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Faroe Islands says yes to same-sex marriage

Congratulations to the Faroe Islands, the final Nordic country to adopt same-sex legal unions

Faroe Islands says yes to same-sex marriage
Faroe Islands
Faroe Islands has passed same-sex marriage

Faroe Islands, a self-governing archipelago part of Denmark, has passed same-sex marriage.

Comprising of 18 rocky, volcanic islands between Iceland and Norway in the North Atlantic Ocean, it is the final Nordic country to adopt same-sex legal unions in any form.

Politicians voted 19 to 14 in favor of same-sex marriage today (29 April).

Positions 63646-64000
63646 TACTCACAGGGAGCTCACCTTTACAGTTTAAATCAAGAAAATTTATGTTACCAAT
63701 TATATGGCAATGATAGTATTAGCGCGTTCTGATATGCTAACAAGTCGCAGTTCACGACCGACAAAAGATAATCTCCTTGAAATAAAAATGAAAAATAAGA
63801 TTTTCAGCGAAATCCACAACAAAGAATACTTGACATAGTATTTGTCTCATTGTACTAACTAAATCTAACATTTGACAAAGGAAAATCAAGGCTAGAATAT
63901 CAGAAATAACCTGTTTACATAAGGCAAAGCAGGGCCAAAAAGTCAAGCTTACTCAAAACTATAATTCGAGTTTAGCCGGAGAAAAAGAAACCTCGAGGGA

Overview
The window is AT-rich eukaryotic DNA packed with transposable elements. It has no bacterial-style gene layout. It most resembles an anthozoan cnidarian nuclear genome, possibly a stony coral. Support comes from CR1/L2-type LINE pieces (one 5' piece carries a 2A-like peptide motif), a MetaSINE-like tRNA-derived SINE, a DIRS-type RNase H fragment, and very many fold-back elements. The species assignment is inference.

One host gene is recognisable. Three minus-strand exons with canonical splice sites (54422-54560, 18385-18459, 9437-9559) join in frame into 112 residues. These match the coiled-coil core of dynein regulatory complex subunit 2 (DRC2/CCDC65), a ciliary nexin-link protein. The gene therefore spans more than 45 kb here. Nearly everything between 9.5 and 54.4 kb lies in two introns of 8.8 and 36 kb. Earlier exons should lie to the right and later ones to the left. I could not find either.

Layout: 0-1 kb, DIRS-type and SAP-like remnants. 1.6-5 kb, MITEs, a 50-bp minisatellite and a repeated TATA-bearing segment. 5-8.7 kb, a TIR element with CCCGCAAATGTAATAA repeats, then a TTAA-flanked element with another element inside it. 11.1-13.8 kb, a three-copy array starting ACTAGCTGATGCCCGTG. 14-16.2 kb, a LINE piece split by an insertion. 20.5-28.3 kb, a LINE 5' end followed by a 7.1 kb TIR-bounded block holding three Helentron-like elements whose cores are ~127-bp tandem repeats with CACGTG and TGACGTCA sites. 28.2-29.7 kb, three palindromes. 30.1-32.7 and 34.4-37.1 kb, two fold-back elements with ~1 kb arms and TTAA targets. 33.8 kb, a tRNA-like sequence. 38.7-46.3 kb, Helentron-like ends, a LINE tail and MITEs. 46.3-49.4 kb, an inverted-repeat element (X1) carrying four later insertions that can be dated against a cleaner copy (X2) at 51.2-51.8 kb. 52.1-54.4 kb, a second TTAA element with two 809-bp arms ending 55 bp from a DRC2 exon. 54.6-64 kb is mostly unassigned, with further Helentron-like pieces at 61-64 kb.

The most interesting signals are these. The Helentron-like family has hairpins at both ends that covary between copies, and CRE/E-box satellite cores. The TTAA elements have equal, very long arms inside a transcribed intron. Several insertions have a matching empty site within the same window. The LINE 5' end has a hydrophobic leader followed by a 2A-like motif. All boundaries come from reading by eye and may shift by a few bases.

Denmark legalized same-sex marriage in 2012.

The only difference between the two laws will be is that while Denmark allows same-sex couples to wed in churches, the Faroe Islands will not. Marrying in churches was left out of the law for fear the Christian parties would vote against it.

In a 2013 poll, two thirds of Faroese people said they support same-sex marriage.

This led to the first gay person elected to the Faroese parliament in 2015, Sonja Jógvansdóttir, who received the third most votes in the country.


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